LSP: Discussing Tacoma’s working-class history

Undergraduate intern, Casey Wagner, talks about the Labor Solidarity Project on the UWT campus.

With Tacoma being home to an extensive working-class history, the Labor Solidarity Project on the UW Tacoma campus is a project that seeks to have conversations about labor within the South Sound. Undergraduate Intern, Casey Wagner, spoke to The Ledger about what LSP is and what it aims to do.

“LSP is a group of professors and a couple students who are working to promote labor studies at UW Tacoma. This has been done through specific research projects, highlighting of local labor events, and the hosting of regular guest speakers through public lecture series,” Wagner said. 

The circumstances under which it came to fruition can be attributed to lobbying done by a group of professors for a labor studies program at UW Tacoma. This occurred back in 2019, when UW Tacoma had no such programs on campus. Now, the project works to emphasize the importance of labor on campus. 

“Labor history is an essential, but mostly overlooked part of U.S. and World history. It tells the stories of everyday people who make society function and their struggles for dignity and humane treatment from their employers,” Wagner said. 

While students, staff and faculty may not know it, Tacoma has a deep history of labor radicalism. This history dates back to the mid 1850s when Tacoma was a prominent port city chosen as the terminus of the Northern Pacific Railroad.

Because of Tacoma’s growing population of loggers, non-specialist factory hands, longshoremen and other ‘unskilled labor,’ labor unions — such as the Industrial Workers of the World — staged strikes and public gatherings throughout the region. Harry Bridges would emerge as a prominent organizer for the working class of the Pacific Northwest. 

“San Francisco longshoremen organizer Harry Bridges helped lead a three month West Coast waterfront strike in 1934, shutting down every major port from California to Seattle, and resulted in the unionization of every West Coast port,” Wagner said. 

As a figure, Harry Bridges is still as important today. He went on to form the International Longshore and Warehouse Union (ILWU), one of the most powerful and militant unions in the country. They’ve staged walkouts and strikes in solidarity with the Civil Rights movement, Anti-Aparthied and Black Lives Matter.

“Tacoma has a long and deep labor history that is easy to overlook, but its effects can be found everywhere from the working conditions we have today, to the names on the street signs we drive past,” he said. 

Because there is so much information readily available about Tacoma’s history, Casey and those involved in this project got to work. The others involved in this project are Professors Margaret Griesse, Sonia De La Cruz, Michael Honey, Zaher Kmail, Anna Lovasz, Alex Miller, Charles Williams, Ariana Ochoa Camacho, and Graduate Coordinator Adam Nolan.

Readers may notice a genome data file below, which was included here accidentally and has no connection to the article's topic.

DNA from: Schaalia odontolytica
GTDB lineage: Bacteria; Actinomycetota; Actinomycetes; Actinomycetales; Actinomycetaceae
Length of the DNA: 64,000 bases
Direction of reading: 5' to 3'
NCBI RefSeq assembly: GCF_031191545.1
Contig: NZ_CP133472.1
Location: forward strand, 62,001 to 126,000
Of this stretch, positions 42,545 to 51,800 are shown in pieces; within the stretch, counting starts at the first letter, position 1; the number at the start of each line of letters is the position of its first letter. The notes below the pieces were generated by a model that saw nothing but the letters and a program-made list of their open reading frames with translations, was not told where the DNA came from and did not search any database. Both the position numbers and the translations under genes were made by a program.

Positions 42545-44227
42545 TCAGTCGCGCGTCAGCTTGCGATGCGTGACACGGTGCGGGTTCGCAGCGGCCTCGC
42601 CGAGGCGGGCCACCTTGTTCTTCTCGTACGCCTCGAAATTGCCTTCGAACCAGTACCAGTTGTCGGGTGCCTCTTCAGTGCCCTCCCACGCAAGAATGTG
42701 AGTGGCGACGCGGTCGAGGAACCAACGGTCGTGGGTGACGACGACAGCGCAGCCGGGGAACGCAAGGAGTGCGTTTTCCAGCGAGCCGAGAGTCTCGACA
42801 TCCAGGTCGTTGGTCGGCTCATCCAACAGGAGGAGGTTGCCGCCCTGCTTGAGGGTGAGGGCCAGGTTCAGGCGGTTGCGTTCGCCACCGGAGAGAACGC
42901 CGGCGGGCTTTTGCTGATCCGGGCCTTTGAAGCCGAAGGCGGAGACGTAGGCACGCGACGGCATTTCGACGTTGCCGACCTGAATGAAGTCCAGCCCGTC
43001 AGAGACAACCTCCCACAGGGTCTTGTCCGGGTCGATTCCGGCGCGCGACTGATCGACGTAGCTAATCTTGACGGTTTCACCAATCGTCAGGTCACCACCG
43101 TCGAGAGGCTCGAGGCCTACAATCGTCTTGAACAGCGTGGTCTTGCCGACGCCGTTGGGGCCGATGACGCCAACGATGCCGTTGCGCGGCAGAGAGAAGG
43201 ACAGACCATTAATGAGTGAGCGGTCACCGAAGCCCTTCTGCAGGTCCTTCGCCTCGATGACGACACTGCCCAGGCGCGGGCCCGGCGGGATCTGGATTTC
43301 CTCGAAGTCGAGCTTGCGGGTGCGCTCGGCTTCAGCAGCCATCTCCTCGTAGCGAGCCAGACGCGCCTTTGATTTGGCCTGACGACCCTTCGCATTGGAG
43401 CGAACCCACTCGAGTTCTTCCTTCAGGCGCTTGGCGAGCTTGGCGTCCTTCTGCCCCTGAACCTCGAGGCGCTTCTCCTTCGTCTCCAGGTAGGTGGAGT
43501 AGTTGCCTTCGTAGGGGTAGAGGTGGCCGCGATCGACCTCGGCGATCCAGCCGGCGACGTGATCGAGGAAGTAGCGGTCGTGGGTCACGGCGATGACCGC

The project was primarily funded by the Harry Bridges Center for Labor Studies at UW Seattle. However, in recent months, UW Tacoma’s School of Interdisciplinary Arts and Sciences has been providing support. Because of the pandemic, the project was forced to take on an online platform to continue to host its events. 

“We’ve held over twenty lectures covering topics such as working conditions within Amazon warehouses, how longshoremen helped fight aparthied in South Africa, labor organizing in the porn industry, and interviews with the stars of recent PBS documentary ‘9to5’,” Wagner said. 

If you go on the project’s website and find there’s an event you missed, you can still watch the lecture through their Youtube channel. It contains recordings of the various lectures and events that have been held under the banner of the “Labor Solidarity Project.” If the speakers give the okay, the LSP typically posts the recording three to four days after it was recorded.

As for research, research undertaken by faculty with the LSP has ranged from the study of universal basic income, organizing in-home care providers, and how Norway’s economic landscape compares to the United States. 

Academic curriculum is also included within this project. During the fall quarter of 2020, LSP organized TIAS 305, a class linked with that quarter’s lecture series. The class attended a lecture each week and then wrote and discussed the topic covered in the following class. 

Although LSP has not yet announced if another course will be held in association with a lecture series in the future, LSP still has future events and prospects in mind. There are several ways students, staff and faculty can get involved. 

“The best way at this time is to join our mailing list and promote the events on social media as they come up,” he said. 

From this project, Casey has learned that Labor studies not only helps us frame the tentpole events in history, but gives us a peek into the everyday conditions humans have dealt with, struggled against, and overcome through solidarity with one another. 

“Labor struggle is what brought us the weekend, the 8-hour workday, and the end of child labor in the US, and yet, it is very rarely recognized. Labor struggles have culminated into mass movements which define nearly every era of our country,” Wagner said.

For more information and how to get involved:
View past recorded events on their Youtube channel:
Sign up via google form:
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